I've realized that my simple post on grapes and wine has evolved into a rather lengthy essay on the subject, so to avoid being dry and long-winded I decided to break up the conversation into smaller, easier to digest -- pardon the pun -- morsels.
First up on our plate is tannins.
Chemically, tannins are polyphenolic compounds, which will bind with other compounds and molecules to create proteins and other organic compounds. Tannins are responsible for giving red wine that bitter, mouth-puckering taste. This is why highly-tannic wines (such as Cabernet Sauvignon) are typically paired with red meat. Meats high in protein minimize the astringency introduced by tannins.
Where do tannins come from?
Tannins are found in the stem, seed, and skin of the grape plant. They are produced by enzymes during the metabolic processes of the plant. If you think back to Biology class you'll remember that enzymes were responsible for breaking down proteins, which explains why tannins are so quick to link up with amino acids again.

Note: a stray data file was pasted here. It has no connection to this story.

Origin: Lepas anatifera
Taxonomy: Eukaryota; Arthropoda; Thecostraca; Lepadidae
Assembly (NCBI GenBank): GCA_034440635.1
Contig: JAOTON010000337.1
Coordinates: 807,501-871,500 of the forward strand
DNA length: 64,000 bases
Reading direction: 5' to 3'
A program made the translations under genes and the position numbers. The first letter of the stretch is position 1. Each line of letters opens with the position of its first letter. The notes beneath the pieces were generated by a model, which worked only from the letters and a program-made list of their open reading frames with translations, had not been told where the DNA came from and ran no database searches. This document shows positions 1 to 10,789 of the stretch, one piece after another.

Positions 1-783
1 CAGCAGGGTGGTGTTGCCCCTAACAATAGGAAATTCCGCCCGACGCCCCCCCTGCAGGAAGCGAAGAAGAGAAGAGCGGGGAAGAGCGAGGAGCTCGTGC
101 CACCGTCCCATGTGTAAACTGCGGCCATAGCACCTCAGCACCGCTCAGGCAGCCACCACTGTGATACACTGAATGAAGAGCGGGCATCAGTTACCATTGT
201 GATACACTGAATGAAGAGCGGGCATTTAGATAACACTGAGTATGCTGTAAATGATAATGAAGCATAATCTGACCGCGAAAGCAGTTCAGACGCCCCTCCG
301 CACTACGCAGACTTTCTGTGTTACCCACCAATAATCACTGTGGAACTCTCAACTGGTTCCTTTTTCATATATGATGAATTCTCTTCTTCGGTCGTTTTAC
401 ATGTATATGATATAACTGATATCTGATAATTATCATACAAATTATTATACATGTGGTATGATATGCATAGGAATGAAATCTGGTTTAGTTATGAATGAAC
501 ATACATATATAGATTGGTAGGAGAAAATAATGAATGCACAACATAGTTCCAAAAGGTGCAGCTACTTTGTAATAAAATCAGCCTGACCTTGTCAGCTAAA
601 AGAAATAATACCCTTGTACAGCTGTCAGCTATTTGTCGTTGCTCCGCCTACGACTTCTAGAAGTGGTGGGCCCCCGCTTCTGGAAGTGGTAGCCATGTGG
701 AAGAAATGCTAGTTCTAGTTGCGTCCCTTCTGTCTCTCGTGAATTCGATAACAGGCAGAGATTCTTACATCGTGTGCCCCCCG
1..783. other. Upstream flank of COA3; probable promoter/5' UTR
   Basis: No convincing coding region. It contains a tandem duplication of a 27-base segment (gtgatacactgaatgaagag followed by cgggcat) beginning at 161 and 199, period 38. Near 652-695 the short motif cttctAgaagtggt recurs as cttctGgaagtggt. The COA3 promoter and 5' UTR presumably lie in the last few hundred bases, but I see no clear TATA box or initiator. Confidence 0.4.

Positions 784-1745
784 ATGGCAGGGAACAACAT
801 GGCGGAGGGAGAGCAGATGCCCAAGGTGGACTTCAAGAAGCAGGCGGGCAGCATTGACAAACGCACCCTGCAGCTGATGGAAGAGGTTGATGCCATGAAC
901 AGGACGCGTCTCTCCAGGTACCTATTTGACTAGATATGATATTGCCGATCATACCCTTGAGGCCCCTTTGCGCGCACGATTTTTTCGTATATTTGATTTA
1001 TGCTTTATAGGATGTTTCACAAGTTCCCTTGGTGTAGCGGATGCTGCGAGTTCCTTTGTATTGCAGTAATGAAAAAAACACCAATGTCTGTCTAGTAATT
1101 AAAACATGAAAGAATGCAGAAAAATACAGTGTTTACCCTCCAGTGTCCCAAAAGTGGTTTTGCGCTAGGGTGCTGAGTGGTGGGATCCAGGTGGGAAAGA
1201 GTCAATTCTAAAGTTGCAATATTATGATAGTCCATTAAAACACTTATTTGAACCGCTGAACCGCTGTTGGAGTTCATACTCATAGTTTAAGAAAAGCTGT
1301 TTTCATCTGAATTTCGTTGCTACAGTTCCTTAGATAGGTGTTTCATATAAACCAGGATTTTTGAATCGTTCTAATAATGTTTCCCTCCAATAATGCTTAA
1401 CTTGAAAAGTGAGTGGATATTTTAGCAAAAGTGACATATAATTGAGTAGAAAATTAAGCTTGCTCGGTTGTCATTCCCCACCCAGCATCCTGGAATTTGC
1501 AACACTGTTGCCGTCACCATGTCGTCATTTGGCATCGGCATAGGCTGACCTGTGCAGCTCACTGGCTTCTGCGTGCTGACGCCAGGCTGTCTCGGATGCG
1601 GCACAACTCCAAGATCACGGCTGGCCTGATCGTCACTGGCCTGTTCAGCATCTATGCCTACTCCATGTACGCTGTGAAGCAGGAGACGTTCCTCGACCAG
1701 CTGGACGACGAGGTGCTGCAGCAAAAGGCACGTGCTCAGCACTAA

The tannins found in wine are known as proanthocyanidins and are the reason doctors say a glass of red wine is good for the heart. These proanthocyanidins suppress the body's production of endothelin-1, which constricts and hardens blood vessels, leading to vascular disease. Wines from the south of France and Sardinia have the highest concentration of proanthocyanidins.
Don't be mistaken though. White wines have tannins as well, but in a lower concentration. Winemakers may ferment their grapes with the skin, seed, and stems present in order to up the amount of tannins in the wine.
The age of a grape will also play a part in its taste for obvious reasons. The longer a grape is on the vine, the longer the enzymes have had to break down the tannin, creating a softer, less acidic taste. Immature grapes will have higher acidity.
Further Reading: Wikipedia
Photo Credit: Tannic Acid